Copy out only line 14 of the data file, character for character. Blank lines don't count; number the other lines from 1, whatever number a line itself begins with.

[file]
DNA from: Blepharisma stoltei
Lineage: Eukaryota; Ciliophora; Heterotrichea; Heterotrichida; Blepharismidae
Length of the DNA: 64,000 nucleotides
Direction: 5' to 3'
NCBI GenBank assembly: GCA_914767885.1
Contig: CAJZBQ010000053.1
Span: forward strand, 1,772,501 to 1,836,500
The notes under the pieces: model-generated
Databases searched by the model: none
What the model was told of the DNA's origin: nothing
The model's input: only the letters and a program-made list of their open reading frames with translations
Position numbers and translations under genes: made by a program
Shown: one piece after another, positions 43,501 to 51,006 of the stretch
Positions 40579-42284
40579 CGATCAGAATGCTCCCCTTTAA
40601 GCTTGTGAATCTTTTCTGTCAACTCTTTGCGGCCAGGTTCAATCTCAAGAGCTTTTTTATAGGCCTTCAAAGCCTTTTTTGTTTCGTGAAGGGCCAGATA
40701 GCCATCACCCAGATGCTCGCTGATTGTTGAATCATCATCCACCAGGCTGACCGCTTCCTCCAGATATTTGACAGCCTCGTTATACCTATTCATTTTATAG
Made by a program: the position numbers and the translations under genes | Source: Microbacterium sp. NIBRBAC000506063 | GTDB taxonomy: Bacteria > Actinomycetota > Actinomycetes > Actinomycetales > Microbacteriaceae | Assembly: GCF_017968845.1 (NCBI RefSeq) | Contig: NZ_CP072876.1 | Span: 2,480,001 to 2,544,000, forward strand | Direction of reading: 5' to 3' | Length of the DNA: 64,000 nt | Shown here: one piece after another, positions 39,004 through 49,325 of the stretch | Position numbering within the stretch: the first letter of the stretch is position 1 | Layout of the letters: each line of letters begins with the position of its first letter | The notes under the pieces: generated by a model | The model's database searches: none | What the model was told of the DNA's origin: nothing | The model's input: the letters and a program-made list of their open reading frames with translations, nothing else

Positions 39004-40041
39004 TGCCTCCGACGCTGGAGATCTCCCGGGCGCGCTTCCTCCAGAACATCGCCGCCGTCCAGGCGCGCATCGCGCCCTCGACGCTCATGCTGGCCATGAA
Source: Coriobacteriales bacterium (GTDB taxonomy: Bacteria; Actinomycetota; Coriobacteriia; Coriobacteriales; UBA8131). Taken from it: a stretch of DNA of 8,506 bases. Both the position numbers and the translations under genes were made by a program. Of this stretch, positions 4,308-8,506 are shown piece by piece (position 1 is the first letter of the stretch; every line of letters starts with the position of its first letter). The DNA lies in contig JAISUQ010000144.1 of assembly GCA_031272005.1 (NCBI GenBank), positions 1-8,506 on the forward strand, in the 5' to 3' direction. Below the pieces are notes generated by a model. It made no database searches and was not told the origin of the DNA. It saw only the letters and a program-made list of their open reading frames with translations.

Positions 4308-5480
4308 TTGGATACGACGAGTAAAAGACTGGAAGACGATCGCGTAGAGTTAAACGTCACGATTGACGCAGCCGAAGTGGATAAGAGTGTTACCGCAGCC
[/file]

Positions 40579-42284